Rain came and went, but mud stayed

Posted by on Dec 18th, 2009 and filed under News. You can follow any responses to this entry through the RSS 2.0. You can leave a response or trackback to this entry

By Mary O’Keefe

Even though it rained all last week Crescenta Valley did not see the mudflows that were expected but officials say that doesn’t mean they won’t happen next time.

“We caution everyone that winter is still on,” said Gary Bozé, spokesman for Los Angeles County Public Works.

About 4½ inches to 4¾ inches of rain fell along the burned area of the foothills, according to the weather station at Rosemont Middle School. The rain although heavy at times was not the deluge that occurred a few weeks prior causing mud to flow into the backyards of local residents.

Evacuations were ordered in La Crescenta and La Cañada but none in Glendale.

“We had no evacuations. Glendale really had no problems. We were monitoring Deukmejian [Wilderness Park] with our web cams. There was very little mud, mostly water,” said Capt. Vince Rifino, Glendale Fire Department.Screen shot 2009-12-18 at 10.20.01 PM

Glendale debris basins also remained clear during and after the storm.

Bozé said public work employees are back at the basins to assess how much needs to be cleaned and to determine if any basins need to be increased in size.

“The K-rails did work pretty well, channeling the water into the streets instead of homes. We did have one storm drain that backed up but our crews were able to dig it out,” Bozé said.

Susan Cannon, geologist at the U.S. Geological Survey, said the rains came in pulses, not all at once. The three storms that hit the area from Thursday to Saturday gave short breaks between the downpours. That may have helped keep the mud from flowing.

Cannon also warned residents that just because the storms passed without mud damage doesn’t mean the area is out of danger.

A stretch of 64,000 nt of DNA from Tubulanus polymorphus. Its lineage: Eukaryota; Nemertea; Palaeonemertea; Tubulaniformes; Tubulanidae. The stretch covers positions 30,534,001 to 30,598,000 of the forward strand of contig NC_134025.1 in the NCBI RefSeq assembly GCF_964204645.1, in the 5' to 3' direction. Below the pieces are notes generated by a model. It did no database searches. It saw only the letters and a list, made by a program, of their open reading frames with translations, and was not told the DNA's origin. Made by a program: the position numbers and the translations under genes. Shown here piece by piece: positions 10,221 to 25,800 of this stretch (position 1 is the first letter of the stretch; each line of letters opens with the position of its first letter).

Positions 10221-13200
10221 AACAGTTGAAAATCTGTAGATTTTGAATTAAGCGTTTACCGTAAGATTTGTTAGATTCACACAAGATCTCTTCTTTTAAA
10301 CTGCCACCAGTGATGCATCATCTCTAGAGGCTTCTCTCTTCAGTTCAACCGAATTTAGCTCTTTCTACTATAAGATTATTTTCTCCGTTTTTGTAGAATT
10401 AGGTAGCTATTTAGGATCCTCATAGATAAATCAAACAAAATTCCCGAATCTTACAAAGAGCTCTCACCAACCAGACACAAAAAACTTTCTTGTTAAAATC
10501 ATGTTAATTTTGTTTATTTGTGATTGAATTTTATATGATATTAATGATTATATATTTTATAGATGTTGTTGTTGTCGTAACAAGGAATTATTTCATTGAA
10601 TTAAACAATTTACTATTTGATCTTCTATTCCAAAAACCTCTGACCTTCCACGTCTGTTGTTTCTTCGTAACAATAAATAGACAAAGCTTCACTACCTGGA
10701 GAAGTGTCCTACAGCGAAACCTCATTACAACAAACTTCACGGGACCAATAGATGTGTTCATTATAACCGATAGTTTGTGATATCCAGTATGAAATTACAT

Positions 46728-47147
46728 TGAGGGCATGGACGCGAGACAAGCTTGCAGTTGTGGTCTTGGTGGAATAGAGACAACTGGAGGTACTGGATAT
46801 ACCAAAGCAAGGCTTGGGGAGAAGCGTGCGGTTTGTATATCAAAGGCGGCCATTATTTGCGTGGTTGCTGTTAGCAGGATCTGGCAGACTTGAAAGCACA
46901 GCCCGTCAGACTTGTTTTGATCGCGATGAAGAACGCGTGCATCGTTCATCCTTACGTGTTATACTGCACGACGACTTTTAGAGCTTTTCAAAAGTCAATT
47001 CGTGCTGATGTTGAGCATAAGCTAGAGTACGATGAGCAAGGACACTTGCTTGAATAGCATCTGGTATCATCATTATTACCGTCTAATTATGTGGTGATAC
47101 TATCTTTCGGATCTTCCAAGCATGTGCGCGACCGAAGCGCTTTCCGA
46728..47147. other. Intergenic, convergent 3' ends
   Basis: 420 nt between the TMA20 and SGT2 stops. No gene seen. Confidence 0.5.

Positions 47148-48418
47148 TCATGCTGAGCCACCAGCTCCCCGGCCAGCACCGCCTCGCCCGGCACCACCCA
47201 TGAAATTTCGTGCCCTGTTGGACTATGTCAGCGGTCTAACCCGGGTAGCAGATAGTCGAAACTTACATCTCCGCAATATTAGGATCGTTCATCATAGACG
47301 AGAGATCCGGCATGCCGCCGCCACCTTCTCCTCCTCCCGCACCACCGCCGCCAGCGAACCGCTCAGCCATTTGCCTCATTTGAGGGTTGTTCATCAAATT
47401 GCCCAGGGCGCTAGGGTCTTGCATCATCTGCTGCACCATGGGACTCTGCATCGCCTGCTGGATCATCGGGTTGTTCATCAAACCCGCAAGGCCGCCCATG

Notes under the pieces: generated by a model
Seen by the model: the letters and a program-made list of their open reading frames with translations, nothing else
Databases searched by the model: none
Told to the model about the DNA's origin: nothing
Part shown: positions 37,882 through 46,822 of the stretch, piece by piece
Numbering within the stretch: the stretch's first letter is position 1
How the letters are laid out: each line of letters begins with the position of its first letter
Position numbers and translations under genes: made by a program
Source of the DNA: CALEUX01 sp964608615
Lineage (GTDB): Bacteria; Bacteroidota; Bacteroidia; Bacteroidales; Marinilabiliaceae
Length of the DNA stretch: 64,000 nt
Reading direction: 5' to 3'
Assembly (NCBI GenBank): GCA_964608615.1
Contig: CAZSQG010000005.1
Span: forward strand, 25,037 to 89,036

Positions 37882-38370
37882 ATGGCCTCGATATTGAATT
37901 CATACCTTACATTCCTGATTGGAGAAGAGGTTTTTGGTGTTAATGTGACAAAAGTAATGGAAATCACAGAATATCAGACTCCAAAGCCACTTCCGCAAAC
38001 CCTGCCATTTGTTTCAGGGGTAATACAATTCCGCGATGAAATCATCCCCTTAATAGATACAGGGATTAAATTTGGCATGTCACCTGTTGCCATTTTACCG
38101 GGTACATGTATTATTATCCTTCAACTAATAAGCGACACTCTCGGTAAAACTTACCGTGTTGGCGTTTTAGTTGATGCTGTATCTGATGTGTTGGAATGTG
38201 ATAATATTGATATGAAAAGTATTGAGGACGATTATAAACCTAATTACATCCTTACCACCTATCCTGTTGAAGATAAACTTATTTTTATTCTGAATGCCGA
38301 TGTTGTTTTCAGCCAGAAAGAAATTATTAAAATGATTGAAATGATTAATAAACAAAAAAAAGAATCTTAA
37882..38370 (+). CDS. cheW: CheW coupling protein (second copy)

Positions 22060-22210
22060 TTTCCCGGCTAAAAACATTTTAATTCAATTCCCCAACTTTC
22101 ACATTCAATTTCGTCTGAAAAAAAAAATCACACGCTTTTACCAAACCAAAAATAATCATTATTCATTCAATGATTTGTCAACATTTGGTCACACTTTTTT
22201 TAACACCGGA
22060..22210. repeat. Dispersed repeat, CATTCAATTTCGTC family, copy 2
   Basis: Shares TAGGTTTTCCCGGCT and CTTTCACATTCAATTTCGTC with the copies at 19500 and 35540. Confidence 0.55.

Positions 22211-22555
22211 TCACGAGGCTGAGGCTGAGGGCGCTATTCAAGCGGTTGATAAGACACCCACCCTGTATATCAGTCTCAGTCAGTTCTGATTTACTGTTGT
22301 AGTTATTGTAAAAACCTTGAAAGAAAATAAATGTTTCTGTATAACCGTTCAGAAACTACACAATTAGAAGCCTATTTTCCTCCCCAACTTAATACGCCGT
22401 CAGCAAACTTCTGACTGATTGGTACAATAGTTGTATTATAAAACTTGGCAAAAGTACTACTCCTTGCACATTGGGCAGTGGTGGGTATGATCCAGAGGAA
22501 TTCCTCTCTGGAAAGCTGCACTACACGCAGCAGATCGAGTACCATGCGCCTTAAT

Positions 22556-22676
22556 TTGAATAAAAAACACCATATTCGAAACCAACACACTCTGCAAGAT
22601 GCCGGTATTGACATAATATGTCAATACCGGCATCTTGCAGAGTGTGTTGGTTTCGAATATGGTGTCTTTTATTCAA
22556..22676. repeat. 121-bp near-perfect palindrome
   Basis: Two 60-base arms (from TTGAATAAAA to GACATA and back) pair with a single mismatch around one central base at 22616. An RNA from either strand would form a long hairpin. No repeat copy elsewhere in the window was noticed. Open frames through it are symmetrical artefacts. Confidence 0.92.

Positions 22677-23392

“There haven’t been the big storms with high intensity rain yet. We still haven’t had a regional storm that [dumps] several inches in a short amount of time,” she added.

One area that did see mudflow was within the Angeles National Forest along the Angeles Crest Highway. On Saturday afternoon about 90 vehicles were stuck in various mud slides along the ‘Crest.

Montrose Search and Rescue was among the emergency responders to the stuck commuters. The ‘Crest had been closed so the team had to drive around to Big Tujunga Road to Angeles National Forest Highway. Those roads were also closed to the public and the trek was not easy.

Mike Leum, Montrose Search and Rescue member, said the team drove the road to make certain no other vehicles were stuck.

“Caltrans responded with dozers and cleared one lane so the cars that were able to drive out could,” Leum said.

About 20 vehicles were unable to drive out. Drivers and passengers of those vehicles were escorted to nearby Newcomb Ranch where they waited out the rain and mud.

Photo by Steve GOLDSWORTHY On Rock Castle Drive mud and debris piled up behind K-rails installed on the roadway.

Photo by Steve GOLDSWORTHY On Rock Castle Drive mud and debris piled up behind K-rails installed on the roadway.

Categories: News

Leave a Reply


Photo Gallery
  /  Los Angeles Web Design By Caspian Services, Inc.